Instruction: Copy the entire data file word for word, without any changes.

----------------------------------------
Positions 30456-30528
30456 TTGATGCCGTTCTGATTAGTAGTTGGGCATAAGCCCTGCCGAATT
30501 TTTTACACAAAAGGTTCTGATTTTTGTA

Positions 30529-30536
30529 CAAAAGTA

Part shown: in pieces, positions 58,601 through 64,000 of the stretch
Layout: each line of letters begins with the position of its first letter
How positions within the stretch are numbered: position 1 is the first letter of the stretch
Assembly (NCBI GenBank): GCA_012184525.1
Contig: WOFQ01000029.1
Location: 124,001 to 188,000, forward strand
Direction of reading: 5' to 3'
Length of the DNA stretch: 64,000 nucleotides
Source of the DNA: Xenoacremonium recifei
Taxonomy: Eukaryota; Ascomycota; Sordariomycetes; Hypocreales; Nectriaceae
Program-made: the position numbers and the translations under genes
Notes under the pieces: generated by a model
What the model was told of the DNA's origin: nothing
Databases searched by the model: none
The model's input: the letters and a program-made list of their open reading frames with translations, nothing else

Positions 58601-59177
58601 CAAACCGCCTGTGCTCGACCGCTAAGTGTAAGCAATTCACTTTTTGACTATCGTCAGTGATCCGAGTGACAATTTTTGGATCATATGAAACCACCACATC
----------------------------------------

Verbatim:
Positions 30456-30528
30456 TTGATGCCGTTCTGATTAGTAGTTGGGCATAAGCCCTGCCGAATT
30501 TTTTACACAAAAGGTTCTGATTTTTGTA

Positions 30529-30536
30529 CAAAAGTA

Part shown: in pieces, positions 58,601 through 64,000 of the stretch
Layout: each line of letters begins with the position of its first letter
How positions within the stretch are numbered: position 1 is the first letter of the stretch
Assembly (NCBI GenBank): GCA_012184525.1
Contig: WOFQ01000029.1
Location: 124,001 to 188,000, forward strand
Direction of reading: 5' to 3'
Length of the DNA stretch: 64,000 nucleotides
Source of the DNA: Xenoacremonium recifei
Taxonomy: Eukaryota; Ascomycota; Sordariomycetes; Hypocreales; Nectriaceae
Program-made: the position numbers and the translations under genes
Notes under the pieces: generated by a model
What the model was told of the DNA's origin: nothing
Databases searched by the model: none
The model's input: the letters and a program-made list of their open reading frames with translations, nothing else

Positions 58601-59177
58601 CAAACCGCCTGTGCTCGACCGCTAAGTGTAAGCAATTCACTTTTTGACTATCGTCAGTGATCCGAGTGACAATTTTTGGATCATATGAAACCACCACATC